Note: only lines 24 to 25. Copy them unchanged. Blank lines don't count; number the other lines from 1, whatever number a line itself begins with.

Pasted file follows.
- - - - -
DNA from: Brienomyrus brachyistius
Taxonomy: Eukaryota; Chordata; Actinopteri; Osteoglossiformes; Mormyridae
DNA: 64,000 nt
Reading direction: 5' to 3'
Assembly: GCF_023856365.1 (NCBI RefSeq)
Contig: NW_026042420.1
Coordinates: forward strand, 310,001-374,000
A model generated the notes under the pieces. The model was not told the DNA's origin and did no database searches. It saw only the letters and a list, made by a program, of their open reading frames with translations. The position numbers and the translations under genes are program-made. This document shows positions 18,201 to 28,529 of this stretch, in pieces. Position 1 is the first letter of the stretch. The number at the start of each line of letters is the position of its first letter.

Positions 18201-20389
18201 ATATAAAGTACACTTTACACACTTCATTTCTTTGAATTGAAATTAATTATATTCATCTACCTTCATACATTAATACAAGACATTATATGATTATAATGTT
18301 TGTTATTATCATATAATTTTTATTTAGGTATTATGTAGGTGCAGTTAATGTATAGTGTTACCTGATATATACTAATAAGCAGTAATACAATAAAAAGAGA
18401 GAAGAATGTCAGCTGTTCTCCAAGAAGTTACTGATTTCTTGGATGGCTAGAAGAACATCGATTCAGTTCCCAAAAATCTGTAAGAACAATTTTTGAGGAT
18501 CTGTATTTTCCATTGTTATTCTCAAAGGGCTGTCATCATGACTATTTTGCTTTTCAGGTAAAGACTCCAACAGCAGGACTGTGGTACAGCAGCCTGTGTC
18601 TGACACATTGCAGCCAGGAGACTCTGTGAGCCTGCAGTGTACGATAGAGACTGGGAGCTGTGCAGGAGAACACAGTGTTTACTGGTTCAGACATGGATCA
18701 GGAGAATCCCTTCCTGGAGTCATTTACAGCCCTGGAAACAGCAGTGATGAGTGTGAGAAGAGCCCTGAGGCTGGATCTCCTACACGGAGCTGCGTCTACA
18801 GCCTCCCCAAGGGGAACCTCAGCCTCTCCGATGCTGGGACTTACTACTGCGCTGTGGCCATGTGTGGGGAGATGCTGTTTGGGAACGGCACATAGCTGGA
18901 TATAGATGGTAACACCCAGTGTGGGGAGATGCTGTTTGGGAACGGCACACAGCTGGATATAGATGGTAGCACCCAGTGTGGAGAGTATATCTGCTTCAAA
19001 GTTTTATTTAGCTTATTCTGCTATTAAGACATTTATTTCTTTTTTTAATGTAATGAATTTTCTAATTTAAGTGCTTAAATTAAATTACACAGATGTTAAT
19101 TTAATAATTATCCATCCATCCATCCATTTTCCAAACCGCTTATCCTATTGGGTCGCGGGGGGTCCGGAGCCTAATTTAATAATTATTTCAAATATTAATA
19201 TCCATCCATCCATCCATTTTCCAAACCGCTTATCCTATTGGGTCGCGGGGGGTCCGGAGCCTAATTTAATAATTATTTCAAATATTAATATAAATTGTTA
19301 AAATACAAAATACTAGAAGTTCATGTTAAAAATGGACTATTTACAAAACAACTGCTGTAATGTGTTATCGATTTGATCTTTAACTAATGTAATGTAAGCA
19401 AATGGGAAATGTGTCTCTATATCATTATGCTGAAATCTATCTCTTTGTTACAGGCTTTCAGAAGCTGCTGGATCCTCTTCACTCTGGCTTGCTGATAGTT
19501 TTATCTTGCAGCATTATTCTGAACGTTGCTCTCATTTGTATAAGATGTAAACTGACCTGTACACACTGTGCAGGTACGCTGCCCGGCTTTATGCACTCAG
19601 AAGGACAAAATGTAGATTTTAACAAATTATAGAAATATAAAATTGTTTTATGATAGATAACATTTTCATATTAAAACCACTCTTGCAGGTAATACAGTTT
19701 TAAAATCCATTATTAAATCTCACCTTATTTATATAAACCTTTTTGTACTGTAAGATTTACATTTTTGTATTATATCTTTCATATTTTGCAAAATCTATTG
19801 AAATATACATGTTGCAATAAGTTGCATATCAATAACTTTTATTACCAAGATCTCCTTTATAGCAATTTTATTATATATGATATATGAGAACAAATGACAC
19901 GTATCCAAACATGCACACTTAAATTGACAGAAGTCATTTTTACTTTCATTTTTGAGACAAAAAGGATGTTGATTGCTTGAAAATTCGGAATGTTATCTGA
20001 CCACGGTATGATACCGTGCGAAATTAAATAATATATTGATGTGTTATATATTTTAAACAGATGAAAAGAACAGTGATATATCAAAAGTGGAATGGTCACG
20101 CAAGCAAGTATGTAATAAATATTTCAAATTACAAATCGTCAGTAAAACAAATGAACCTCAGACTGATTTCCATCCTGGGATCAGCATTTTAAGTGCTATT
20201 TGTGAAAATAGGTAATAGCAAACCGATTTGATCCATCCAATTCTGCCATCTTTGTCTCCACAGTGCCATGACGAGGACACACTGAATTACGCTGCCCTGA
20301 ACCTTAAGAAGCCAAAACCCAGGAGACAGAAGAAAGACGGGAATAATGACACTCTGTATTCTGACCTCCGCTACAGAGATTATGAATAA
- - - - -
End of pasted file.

19601 AAGGACAAAATGTAGATTTTAACAAATTATAGAAATATAAAATTGTTTTATGATAGATAACATTTTCATATTAAAACCACTCTTGCAGGTAATACAGTTT
19701 TAAAATCCATTATTAAATCTCACCTTATTTATATAAACCTTTTTGTACTGTAAGATTTACATTTTTGTATTATATCTTTCATATTTTGCAAAATCTATTG